Silverstone, Room SB325, 1-2pm
Kelly Spring (University of Manchester)
Beatrice Balfour (University of Cambridge)
Dr Barbara Crossouard (Education, University of Sussex)
Kelly Spring – Rationing and Gender Construction of the Second World War on the British Home Front
The Second World War ushered in a conflict that was unprecedented in its all-encompassing nature. The extent of the conflict required both men and women living in Britain to pursue roles and engage in activities that they did not normally follow in peacetime such as civil defence and military service, creating an environment which posed challenges to idealised forms of hegemonic masculinity and domestic femininity. These altered wartime gender dynamics pervaded all aspects of home front life, including the administration of the food controls. The British government determined that it needed to mobilise housewives in order to ensure the success of the food regulations, resulting in rationing publicity that overwhelmingly targeted married women.
Despite the relationship between women, feeding activities and propaganda, little historical research exists which analyses these links. Historians Richard Farmer and Sian Nicholas have both carried out studies which acknowledge the connections between food and gender in wartime publicity; however neither historian discusses the associations of food propaganda with societal notions of femininity and masculinity on the home front.
This paper, entitled ‘“A Good Housewife in Wartime”: Food Rationing and the Construction of Femininity on the British Home Front’, will expand on the historiography by investigating how the government conceptualised married women’s food activities through an analysis of official propaganda in the form of radio broadcasts and newspaper columns. This examination will explore three key themes in the publicity including: women’s national duty, motherhood and marital responsibilities. Through an examination of these areas, I will demonstrate that the government valorised women’s cookery activities in order to promote idealised femininity and maintain hegemonic masculinity in the shifting gender climate of wartime. I will also show that the government’s anxiety surrounding perceived deviations from prescribed gender archetypes resulted in publicity which questioned women’s femininity, patriotism and morality. Overall, this paper will use food rationing as a lens to understand the gender constructions, constraints and variations in a wartime environment.
Beatrice Balfour – ‘Leave those kids alone’: Dilemmas for Vygotsky’s theory of gender in child-centred education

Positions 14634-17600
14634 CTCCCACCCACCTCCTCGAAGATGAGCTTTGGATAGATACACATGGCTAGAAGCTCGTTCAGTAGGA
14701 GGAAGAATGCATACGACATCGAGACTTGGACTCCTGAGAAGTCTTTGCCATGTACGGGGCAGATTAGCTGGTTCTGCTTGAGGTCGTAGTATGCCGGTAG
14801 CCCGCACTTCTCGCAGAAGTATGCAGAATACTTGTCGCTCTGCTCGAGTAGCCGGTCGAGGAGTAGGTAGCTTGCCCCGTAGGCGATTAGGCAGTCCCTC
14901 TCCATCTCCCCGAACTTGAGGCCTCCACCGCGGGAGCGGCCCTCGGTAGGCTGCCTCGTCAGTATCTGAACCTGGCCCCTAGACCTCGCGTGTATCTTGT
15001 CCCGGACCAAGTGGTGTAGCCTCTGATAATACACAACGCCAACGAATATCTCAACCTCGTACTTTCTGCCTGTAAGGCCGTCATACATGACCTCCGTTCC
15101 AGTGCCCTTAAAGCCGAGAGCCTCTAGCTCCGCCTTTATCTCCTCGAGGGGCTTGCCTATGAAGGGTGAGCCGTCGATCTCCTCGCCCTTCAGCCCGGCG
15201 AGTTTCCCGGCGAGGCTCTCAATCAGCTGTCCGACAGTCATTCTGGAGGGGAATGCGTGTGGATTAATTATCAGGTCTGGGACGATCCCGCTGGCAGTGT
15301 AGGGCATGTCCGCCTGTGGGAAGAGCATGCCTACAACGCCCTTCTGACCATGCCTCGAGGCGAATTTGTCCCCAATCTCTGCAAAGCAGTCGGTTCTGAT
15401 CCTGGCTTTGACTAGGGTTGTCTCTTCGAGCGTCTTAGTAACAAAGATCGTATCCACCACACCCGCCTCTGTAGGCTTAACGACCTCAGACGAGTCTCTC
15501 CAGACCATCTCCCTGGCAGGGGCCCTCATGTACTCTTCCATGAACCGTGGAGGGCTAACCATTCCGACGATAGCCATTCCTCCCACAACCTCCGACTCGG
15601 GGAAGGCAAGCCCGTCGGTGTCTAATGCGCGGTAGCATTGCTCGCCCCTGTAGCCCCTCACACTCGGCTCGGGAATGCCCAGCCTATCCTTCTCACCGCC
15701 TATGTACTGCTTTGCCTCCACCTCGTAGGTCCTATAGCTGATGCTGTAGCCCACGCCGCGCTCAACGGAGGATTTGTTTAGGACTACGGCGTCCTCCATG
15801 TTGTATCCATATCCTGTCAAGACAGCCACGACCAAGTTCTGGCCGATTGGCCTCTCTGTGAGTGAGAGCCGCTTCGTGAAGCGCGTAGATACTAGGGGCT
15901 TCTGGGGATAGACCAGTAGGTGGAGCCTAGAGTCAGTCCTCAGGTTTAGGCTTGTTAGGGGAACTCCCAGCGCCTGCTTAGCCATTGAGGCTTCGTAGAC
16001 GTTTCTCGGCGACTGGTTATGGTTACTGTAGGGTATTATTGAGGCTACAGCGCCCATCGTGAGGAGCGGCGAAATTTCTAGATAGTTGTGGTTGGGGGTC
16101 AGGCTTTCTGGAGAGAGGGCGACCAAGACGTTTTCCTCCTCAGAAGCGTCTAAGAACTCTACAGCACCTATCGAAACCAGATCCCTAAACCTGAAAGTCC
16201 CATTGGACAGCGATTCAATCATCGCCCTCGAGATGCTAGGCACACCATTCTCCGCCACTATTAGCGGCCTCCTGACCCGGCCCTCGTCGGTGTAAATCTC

Since the 1980s, feminist educational theorists have challenged the progressiveness of child-centered education in terms of gender (Dahlberg et al., 2007; Steedman et al., 1985). Educational theorists have also argued that the developmental psychology on which child-centered education relies often describes children as detached from their socio-cultural context, undermines power relations, and can contribute to the reproduction of traditional gender roles in schools (ibid; see also Langford, 2007). Recently, however, educational theorists have also put forward an alternative model of child-centered education that relies on the developmental theory of Lev Vygotsky’s theory of social constructivism (Connolly, 2004; see also Scheweifsfurt, 2013). This theory states that the socio-cultural context in which children develop is essential to their growth. These theorists also argue that Vygotsky’s theory may be used to overcome the traditional gendered character of child-centered education by accounting for the socio-cultural context. No empirical research has yet been conducted on the deployment of Vygotsky’s theory in child-centered practices and its impact on the gendered dynamics in classrooms. This paper aims to fill this lacuna by exploring the deployment of Vygotsky’s theory and its impact on gender in child-centered education. This research consists of in a critical ethnographic study in a school that uses Vygotsky’s theory and it reveals that the school under consideration is very much an environment driven by the interests of the boys. It also shows that a certain interpretation of Vytosky’s social constructivism –a ‘non-interventionist interpretation’ that claims that teachers should not intervene to change children’s social behaviors in the classroom – can contribute to the reproduction of oppositional gender dynamics in the classrooms. The unique contribution of this paper, is that it shows that Vygotsky’s theory may be interpreted in ways that can serve to reproduce unequal gender dynamics in child-centered classrooms. These findings therefore call into question the fact that Vygotsky’s theory can function as an alternative model in child-centred education.